Why residential care rather than nursing care?
People enter residential care because they have been assessed or have decided they need support with daily living skills or personal care (this may include being at risk in their home) and they do not meet the criteria for nursing input or qualify for Funded Nursing Care.
Residential care refers to long-term care given to adults or children who stay in a residential setting rather than in their own home or family home. There are various residential care options available, depending on the needs of the individual.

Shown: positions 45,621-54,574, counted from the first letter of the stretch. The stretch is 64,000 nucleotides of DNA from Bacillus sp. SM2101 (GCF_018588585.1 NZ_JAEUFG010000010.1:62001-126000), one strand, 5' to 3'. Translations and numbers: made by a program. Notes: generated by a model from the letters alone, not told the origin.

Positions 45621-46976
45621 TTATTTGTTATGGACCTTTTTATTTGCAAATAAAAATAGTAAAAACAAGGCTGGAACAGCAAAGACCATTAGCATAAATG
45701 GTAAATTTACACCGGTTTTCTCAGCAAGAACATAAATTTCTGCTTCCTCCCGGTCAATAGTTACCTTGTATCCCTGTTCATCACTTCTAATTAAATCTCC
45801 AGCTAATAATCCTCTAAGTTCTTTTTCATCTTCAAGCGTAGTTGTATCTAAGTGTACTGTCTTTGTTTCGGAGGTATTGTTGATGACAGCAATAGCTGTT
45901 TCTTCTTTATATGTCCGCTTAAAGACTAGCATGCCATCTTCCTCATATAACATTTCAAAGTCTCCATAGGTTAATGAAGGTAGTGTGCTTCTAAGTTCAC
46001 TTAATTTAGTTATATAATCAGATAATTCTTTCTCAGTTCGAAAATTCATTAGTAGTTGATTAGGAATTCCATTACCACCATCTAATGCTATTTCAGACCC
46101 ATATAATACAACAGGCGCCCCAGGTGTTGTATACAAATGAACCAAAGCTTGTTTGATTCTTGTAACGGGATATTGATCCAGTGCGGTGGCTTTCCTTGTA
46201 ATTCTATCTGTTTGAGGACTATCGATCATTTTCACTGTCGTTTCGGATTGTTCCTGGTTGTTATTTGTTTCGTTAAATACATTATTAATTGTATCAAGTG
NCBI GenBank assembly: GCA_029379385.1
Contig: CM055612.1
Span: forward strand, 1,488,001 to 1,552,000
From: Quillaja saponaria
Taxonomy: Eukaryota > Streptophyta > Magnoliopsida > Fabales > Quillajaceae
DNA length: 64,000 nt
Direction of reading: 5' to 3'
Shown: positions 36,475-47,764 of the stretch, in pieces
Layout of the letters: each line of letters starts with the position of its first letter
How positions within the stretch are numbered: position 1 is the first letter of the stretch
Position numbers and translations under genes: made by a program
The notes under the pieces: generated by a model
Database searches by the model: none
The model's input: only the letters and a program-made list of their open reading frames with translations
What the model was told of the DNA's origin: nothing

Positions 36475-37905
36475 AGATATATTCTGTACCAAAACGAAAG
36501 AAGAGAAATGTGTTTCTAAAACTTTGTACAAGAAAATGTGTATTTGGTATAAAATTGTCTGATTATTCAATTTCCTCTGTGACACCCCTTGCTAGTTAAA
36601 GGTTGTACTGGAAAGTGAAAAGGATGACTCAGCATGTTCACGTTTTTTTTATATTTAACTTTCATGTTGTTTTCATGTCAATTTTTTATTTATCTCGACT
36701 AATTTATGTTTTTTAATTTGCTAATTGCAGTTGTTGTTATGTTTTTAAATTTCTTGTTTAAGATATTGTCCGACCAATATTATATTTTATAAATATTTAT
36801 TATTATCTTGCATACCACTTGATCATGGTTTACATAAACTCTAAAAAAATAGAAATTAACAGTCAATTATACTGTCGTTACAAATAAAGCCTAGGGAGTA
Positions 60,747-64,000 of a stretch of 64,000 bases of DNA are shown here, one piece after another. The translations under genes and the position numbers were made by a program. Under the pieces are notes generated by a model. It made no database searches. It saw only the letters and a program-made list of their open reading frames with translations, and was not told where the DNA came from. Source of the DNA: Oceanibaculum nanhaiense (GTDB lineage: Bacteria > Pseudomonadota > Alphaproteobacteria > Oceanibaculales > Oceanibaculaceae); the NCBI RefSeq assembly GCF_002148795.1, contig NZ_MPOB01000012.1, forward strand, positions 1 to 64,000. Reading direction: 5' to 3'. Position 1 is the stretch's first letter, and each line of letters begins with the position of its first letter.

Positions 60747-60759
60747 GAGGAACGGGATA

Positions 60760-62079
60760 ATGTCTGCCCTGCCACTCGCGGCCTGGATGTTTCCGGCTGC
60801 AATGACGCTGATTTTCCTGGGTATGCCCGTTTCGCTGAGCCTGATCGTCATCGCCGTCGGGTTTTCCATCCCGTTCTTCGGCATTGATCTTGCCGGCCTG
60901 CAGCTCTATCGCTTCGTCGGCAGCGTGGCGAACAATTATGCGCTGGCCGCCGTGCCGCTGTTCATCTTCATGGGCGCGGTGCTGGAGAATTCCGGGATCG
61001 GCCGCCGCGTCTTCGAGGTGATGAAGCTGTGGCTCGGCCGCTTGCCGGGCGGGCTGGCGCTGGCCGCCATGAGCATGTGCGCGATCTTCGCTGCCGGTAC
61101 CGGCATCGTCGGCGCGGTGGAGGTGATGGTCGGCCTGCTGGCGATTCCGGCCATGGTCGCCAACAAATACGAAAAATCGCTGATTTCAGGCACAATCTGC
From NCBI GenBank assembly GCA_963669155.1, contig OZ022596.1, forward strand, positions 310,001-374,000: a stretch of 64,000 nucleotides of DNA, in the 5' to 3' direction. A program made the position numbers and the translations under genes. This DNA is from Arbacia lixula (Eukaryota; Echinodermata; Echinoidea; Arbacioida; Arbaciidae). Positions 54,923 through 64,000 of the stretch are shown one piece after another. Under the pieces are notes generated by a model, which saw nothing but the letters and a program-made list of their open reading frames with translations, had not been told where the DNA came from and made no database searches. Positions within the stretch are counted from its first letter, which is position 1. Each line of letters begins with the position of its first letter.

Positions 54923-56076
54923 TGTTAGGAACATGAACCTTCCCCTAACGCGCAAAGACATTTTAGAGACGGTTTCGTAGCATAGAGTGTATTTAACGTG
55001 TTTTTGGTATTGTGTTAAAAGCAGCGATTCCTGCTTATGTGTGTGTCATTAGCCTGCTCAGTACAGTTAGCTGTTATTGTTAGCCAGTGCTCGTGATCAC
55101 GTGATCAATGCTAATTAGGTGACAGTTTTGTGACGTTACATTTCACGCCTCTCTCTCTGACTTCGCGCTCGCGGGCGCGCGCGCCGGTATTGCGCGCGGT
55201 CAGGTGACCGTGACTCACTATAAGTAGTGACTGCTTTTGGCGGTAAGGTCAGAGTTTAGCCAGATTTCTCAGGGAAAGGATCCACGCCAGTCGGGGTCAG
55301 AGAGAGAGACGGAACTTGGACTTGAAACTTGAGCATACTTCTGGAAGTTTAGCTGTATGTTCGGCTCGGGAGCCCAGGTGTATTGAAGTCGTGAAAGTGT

People often choose residential for one of two reasons:
- They have reached a point where they need support with daily living skills including personal care
- Being on their own and often isolated makes them feel vulnerable or contributes to feeling depressed and they seek the company of their peers and staff
What are the benefits?
There are many benefits to being in a residential home primarily being supported by staff who are skilled, knowledgeable and compassionate in meeting each person’s holistic needs.
The environment supports caring for people who may need specialist equipment e.g. hoists, hydraulic baths or alarm call systems.
Having the option to socialise with other people, or just have someone around to call on when you need them if you prefer your own company.